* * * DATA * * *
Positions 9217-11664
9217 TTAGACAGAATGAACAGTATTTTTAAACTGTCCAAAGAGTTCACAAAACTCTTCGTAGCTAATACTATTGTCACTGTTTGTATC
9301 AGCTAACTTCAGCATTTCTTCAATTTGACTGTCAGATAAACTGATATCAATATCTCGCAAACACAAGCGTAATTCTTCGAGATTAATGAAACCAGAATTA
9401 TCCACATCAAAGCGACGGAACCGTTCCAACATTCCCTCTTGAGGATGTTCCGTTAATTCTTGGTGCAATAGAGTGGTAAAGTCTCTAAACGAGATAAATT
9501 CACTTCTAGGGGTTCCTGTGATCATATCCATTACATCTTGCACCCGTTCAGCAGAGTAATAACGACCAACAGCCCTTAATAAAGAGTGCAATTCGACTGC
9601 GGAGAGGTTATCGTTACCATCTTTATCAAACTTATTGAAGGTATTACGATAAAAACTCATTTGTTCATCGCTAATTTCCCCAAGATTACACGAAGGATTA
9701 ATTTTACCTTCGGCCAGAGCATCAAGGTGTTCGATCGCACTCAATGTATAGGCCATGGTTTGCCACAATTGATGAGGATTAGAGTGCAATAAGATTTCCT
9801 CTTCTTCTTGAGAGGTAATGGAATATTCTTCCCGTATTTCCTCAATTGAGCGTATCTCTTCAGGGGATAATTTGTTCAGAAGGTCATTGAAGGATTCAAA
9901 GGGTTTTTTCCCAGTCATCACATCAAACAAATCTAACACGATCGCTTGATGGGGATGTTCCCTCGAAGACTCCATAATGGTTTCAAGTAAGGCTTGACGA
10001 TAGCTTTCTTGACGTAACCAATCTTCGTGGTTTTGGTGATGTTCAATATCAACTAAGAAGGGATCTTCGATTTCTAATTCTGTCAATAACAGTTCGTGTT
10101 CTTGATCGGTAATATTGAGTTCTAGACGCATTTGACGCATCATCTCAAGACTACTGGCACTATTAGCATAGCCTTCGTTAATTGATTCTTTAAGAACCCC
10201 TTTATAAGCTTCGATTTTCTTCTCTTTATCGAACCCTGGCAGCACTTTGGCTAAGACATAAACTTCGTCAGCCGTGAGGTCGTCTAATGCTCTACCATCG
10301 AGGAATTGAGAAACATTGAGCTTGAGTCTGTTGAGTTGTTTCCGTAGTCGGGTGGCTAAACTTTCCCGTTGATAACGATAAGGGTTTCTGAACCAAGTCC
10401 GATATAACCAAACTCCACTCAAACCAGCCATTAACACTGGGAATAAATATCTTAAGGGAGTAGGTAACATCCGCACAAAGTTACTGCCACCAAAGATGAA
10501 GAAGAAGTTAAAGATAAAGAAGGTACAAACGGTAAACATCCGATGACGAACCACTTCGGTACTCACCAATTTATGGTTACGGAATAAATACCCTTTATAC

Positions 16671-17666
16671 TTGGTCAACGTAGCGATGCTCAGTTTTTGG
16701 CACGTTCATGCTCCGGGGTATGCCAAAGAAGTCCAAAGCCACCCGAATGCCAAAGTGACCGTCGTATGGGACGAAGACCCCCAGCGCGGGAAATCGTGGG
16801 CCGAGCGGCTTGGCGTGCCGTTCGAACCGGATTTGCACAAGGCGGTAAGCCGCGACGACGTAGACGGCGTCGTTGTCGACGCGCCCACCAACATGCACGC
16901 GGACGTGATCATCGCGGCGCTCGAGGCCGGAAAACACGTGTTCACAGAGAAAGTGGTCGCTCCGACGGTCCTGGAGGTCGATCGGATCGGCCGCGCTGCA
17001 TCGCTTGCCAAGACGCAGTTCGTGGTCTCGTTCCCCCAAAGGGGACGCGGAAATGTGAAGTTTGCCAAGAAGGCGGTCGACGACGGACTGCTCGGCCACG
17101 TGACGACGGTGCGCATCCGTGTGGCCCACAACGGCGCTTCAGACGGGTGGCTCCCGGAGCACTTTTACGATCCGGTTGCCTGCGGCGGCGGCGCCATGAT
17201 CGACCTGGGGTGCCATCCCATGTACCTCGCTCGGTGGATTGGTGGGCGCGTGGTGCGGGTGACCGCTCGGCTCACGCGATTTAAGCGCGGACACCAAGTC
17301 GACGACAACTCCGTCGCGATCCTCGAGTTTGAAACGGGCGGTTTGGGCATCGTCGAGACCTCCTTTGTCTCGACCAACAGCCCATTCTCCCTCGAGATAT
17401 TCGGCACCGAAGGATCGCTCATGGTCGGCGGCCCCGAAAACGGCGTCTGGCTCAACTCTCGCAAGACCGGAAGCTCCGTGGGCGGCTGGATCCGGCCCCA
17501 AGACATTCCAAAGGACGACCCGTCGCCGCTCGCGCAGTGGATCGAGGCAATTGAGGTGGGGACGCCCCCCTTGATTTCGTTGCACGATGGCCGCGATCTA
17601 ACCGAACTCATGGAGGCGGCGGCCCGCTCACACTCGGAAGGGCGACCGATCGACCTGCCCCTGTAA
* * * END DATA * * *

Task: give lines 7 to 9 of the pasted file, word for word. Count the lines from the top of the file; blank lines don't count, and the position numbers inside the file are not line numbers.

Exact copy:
9701 ATTTTACCTTCGGCCAGAGCATCAAGGTGTTCGATCGCACTCAATGTATAGGCCATGGTTTGCCACAATTGATGAGGATTAGAGTGCAATAAGATTTCCT
9801 CTTCTTCTTGAGAGGTAATGGAATATTCTTCCCGTATTTCCTCAATTGAGCGTATCTCTTCAGGGGATAATTTGTTCAGAAGGTCATTGAAGGATTCAAA
9901 GGGTTTTTTCCCAGTCATCACATCAAACAAATCTAACACGATCGCTTGATGGGGATGTTCCCTCGAAGACTCCATAATGGTTTCAAGTAAGGCTTGACGA